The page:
Saturday, January 10, 2015


It takes more than academic rigor to win the world for Christ. Correct doctrine alone isn’t enough. Proclamation and teaching aren’t enough. God must be invited to “confirm the word with signs following” (see Hebrews 2:4). In other words, the gospel must be preached with the involvement of the Holy Spirit sent down from heaven.

The apostles prayed for God to do supernatural things. They wanted people to know their belief was more than positional or theoretical. There was power in this faith. “O God, stretch out your hand—work with us in this.” They wanted a faith that was obviously alive, a faith based not just on the cross but also on the empty tomb. The cross, as poignant as it is, is understandable from a human perspective: an innocent man was murdered by crooked politicians and religious leaders. But the empty tomb—what can you say? Only a supernatural God could accomplish that.

In too many churches today, people don’t see manifestations of God’s power in answer to fervent praying. Instead, they hear arguments about theological issues that few people care about. On Christian radio and television we are often merely talking to ourselves.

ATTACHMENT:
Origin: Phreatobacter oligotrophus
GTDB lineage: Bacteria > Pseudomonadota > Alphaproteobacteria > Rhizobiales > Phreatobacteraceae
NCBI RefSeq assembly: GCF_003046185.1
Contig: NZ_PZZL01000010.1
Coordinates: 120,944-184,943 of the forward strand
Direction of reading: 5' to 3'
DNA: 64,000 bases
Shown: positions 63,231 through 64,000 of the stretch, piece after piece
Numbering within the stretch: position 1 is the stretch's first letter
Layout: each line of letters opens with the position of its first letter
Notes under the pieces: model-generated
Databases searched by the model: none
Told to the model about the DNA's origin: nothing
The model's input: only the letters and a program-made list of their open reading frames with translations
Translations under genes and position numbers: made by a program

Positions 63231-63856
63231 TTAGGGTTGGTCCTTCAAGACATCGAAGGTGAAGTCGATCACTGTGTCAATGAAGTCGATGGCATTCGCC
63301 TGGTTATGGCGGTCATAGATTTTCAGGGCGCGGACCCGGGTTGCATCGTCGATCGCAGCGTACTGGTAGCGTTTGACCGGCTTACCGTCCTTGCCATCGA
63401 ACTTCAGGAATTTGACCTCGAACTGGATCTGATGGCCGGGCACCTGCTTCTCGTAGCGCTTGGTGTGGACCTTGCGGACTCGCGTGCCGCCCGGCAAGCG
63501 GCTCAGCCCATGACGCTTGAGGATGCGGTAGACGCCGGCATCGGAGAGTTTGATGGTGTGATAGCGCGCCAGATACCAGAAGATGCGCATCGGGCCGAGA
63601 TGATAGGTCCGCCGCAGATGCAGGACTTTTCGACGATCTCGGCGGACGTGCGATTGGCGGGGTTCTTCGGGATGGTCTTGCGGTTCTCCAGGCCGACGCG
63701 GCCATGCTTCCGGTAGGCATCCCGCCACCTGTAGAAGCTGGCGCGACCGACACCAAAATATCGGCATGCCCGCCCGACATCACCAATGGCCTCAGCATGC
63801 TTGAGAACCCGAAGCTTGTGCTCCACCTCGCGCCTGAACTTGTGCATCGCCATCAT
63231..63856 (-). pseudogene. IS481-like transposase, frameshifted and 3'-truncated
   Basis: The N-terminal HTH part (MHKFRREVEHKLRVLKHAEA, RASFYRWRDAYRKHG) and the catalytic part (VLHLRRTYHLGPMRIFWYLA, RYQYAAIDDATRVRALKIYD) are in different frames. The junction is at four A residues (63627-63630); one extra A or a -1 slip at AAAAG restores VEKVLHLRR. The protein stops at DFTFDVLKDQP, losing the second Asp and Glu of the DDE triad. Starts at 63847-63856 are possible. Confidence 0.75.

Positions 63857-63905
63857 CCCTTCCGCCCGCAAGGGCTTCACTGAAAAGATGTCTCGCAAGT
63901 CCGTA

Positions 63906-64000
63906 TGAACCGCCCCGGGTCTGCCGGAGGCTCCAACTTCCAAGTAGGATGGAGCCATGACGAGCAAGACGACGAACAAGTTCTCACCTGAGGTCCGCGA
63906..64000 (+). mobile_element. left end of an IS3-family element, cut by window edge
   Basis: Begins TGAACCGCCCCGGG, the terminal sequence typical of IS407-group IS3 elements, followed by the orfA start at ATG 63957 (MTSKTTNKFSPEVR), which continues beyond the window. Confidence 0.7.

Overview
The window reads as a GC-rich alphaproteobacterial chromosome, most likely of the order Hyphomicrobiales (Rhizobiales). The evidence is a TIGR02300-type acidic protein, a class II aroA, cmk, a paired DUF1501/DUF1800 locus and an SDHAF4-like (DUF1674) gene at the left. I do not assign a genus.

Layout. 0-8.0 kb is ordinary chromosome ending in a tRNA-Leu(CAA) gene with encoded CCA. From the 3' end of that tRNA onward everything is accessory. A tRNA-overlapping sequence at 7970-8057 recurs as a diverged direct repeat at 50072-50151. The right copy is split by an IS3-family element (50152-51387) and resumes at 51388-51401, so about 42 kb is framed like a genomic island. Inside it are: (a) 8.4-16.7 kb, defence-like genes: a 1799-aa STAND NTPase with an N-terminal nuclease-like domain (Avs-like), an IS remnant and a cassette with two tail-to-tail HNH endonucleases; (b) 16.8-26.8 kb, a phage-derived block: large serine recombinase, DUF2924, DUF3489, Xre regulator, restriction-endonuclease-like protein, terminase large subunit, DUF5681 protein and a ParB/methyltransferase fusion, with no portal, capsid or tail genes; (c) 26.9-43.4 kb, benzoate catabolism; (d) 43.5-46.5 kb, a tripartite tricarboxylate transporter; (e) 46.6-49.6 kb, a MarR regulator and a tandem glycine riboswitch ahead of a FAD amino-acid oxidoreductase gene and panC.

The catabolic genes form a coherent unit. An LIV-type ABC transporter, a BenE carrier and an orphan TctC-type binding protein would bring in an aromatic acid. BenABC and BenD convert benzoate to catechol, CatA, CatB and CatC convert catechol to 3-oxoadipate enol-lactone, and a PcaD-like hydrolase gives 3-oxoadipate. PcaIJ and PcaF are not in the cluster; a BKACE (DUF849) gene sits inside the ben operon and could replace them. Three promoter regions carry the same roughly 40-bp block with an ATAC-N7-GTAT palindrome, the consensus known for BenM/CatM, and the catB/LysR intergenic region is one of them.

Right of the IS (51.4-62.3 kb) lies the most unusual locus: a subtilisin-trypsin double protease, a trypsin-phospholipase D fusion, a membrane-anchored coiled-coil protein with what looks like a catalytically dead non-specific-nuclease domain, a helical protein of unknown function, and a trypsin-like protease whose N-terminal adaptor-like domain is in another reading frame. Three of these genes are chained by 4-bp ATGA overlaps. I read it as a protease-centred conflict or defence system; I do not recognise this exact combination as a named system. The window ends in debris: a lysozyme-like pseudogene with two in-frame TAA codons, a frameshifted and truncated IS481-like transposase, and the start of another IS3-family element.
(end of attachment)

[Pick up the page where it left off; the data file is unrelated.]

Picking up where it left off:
What we are dealing with today is an Old Testament “vow religion” comprised of endless repetitions and commands to do the right things. Modern preachers, like Moses, come down from the mount calling for commitment. Everyone says yes but then promptly breaks the vow within two days. There is little dependence on God’s power to make an ongoing difference. There is little calling upon God to revolutionize us in a supernatural way.

Jesus is saying today, as He said to the church at Sardis, “You have a reputation of being alive, but you are dead. Wake up! Strengthen what remains and is about to die, for I have not found your deeds complete in the sight of my God. . . . But if you do not wake up, I will come like a thief. . . . He who has an ear, let him hear what the Spirit says to the churches” (Revelation 3:1-3, 6).

I am not advocating melodrama or theatrics that work up emotion. But I am in favor, as were the apostles, of asking God to stretch out His hand and manifest Himself.

Jim Cymbala began Brooklyn Tabernacle with less than twenty members in a small, rundown building in a difficult part of the city. A native of Brooklyn and longtime friend of both David and Gary Wilkerson, Cymbala is a frequent speaker at the Expect Church Leadership Conferences sponsored by World Challenge throughout the world.